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Information about Hiking, Mountain Bike and Equestrian Trails in the Altadena Foothills.
Altadena, CA is at the foot of the San Gabriel range, 15 miles north of Los Angeles.
H I K E S
Hikes in the San Gabriels and Beyond!
Echo Mountain via Sam Merrill
Millard Canyon Falls
Arroyo Seco to Oakwilde Campground
Recent Timestamped Reviews plus Advanced Searches.
Reviews, Photos, Maps and lots more, but no dates.
Read about the great Hike we took on July 5, 2004 to
A Hike to Rubio Creek July 31, 2004
turned into a trail maintenance victory!
After a hike, meet for a bite to eat at Motas Mexican Food,
- - (626) 794-7700, - - 2397 N. Lincoln, Altadena, CA, 91001.
Delicious iced horchata to quench your thirst and authentic Mexican food to satisfy your appetite for burritos (including juicy shrimp),
tostada, and other Mexican entrees!
For that special lunch, try Amys Patio Cafe (gotta love that pumpkin bread!) at 900 E Altadena Dr - - 626-798-4737 - - followed by
a cool, sweet treat at nearby Bulgarini Gelato
- - 749 E. Altadena Dr. - - (626) 791-6174 - - in Altadena, near the top of Lake Ave.
Also See: EVENTS page for upcoming group hikes in the Altadena foothills.
Short SPS Loop - Submitted by Rachel Wing, December 2005
Distance: 1.5 km
Approximate hiking time: 20 minutes
Features: Follow the trail of coyotes into a lovely fragment of chaparral as you circle a hillock and drop into the Wash,
exiting behind Loma Alta Park, in view of your starting trailhead.
Start at the Loma Alta Equestrian Staging Area on the north side of Loma Alta Drive, 2 blocks east of Lincoln Ave.
There is a water fountain but no bathroom at the trailhead. The gate into the trailhead area is open from dawn to dusk.
At the back end of the equestrian staging area you find a break in the fence well marked with the Altadena Crest Trail sign.
The trail runs for 200 meters adjacent to a chain-link fence that separates you from the SPS (Sediment Placement Site) operated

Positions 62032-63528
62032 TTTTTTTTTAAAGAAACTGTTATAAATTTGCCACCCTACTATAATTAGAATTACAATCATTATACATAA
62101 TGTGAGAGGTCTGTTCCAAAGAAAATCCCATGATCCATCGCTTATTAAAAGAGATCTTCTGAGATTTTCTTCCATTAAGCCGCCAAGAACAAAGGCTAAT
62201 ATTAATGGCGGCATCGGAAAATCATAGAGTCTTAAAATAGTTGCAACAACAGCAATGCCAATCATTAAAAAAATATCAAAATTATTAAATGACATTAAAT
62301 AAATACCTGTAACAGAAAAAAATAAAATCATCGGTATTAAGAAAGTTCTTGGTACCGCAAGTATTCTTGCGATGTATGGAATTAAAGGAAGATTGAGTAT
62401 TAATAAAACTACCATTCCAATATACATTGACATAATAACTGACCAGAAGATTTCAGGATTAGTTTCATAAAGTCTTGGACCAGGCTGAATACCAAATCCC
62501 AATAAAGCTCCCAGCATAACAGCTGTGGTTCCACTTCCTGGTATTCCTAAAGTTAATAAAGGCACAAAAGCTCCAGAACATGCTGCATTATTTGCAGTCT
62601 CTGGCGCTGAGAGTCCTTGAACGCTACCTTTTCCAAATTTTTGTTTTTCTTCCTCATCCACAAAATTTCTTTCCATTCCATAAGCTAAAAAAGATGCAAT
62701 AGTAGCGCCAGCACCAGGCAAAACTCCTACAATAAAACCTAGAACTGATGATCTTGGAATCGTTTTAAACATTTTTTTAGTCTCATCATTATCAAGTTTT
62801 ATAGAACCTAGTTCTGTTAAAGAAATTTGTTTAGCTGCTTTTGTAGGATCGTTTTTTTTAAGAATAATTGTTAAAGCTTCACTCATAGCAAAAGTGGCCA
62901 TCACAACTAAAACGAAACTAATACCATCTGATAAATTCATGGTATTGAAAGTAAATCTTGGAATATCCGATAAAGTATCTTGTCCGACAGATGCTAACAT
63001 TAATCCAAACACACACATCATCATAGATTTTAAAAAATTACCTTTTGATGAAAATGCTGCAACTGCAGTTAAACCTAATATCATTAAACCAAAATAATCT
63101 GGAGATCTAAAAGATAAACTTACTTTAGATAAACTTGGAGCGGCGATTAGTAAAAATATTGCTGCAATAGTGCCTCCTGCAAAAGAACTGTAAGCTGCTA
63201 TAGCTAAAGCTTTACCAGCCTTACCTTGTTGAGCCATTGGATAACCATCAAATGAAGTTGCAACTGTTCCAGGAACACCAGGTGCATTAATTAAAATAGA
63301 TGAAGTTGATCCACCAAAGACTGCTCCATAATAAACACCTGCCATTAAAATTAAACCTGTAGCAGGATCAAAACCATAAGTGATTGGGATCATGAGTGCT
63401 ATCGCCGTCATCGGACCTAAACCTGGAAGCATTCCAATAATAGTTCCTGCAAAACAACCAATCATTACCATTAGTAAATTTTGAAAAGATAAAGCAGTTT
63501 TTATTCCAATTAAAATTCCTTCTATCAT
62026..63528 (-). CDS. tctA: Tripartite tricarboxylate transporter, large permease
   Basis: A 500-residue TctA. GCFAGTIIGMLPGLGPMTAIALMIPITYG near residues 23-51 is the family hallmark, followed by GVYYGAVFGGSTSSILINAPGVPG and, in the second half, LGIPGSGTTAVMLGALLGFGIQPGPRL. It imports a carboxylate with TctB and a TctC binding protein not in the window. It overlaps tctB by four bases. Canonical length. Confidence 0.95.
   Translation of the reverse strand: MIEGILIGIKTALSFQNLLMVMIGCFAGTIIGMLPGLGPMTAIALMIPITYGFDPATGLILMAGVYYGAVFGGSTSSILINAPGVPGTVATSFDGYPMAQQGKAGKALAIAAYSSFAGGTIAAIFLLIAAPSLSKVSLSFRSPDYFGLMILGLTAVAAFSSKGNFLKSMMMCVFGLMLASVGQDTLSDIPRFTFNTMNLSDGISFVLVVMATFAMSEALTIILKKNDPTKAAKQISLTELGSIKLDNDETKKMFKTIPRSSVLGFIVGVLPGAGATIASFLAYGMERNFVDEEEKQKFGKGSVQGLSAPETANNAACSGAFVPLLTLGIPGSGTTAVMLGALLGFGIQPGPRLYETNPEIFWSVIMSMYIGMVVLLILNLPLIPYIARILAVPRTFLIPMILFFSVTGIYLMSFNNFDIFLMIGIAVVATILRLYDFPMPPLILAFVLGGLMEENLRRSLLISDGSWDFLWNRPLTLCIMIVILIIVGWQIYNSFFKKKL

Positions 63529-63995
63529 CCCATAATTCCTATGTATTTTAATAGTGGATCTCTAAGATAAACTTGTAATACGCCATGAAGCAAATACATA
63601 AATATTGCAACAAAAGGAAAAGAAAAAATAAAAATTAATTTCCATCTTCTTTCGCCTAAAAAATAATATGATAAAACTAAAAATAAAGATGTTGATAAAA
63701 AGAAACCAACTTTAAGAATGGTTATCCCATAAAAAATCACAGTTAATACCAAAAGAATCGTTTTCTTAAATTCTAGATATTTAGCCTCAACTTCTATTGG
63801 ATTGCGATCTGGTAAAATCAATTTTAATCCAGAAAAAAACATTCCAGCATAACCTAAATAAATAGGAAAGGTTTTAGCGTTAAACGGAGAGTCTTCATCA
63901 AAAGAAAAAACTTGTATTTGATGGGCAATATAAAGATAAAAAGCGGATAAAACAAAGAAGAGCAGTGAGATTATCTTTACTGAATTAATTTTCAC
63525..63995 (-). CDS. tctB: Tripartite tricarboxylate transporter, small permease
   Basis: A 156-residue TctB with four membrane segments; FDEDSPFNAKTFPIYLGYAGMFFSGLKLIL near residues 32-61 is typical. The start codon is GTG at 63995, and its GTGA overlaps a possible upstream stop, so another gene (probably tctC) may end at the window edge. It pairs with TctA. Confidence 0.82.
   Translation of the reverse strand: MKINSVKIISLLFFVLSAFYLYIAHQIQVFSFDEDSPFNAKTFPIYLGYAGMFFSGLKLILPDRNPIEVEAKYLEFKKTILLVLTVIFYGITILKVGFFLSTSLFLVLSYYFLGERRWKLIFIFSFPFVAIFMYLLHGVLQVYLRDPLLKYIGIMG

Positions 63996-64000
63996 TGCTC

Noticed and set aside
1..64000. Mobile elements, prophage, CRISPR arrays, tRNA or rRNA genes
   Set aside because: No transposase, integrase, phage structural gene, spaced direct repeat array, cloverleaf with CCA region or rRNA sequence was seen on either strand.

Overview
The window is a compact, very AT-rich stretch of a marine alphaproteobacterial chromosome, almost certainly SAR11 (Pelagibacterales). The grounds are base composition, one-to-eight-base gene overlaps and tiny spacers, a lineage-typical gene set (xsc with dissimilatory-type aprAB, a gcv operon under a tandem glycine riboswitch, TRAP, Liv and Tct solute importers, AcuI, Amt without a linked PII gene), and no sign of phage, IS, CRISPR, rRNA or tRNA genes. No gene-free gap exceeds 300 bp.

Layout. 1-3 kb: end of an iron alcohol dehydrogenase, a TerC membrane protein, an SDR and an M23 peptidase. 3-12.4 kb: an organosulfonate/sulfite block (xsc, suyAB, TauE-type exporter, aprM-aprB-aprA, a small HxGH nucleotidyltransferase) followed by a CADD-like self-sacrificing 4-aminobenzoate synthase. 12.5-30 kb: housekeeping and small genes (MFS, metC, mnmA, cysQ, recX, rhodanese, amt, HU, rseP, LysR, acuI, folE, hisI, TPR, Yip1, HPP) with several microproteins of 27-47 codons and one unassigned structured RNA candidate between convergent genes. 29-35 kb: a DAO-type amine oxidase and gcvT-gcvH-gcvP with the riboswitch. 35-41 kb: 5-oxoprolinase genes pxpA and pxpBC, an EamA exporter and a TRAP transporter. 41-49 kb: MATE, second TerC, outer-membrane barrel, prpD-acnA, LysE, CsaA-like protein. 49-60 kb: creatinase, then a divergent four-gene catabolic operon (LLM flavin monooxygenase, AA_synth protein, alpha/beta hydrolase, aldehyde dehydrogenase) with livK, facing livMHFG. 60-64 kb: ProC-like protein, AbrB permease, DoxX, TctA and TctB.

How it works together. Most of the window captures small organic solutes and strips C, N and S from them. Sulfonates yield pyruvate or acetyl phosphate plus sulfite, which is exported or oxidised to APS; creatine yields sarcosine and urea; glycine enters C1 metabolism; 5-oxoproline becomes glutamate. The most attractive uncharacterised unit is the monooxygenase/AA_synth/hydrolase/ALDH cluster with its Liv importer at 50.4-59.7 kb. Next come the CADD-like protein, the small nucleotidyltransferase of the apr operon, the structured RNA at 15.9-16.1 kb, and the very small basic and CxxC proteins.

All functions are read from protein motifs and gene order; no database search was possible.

by LA County Flood Control. After about 200 meters the trail bends away from the SPS to the right and starts around the
southeast side of a hillock. When I did this hike in December, I saw numerous ropey-looking coyote scats on the trail.
Also a dead opossum (don't know if there was a connection). Almost immediately, you enter a thicket of typical chaparral
plants dominated by chamise and scrub oak. This part of the trail is smooth. Just beyond the brush on your left are roads
and flats graded and paved for the trucks that work the SPS, but I visited on a weekend and found it lovely and peaceful.
After you round the hillock you start heading west, down into the wash. The trail here is steep and gullied - you would want
shoes with good traction. At the bottom of the wash you encounter another Altadena Crest Trail sign.
Take the left fork. (If you want a longer hike, the right fork leads eastward to Chaney Trail road.)
Now you ascend gently to Lincoln Avenue, in view of your starting point. Where the trail exits onto the road there are
hay bales set up, inviting you to sit and look back toward the mountains, where you can see Brown Mountain a little to the
northwest, Sunset Ridge a little to the northeast, and beyond Sunset Ridge, you look into the awesome gorge of Upper Millard Canyon.
Farther east you can see Echo Mountain, with its remnants of the old "White City" hotel, and the
well-traveled Sam Merrill Trail. All this I saw on an overcast day - clear weather might show you more!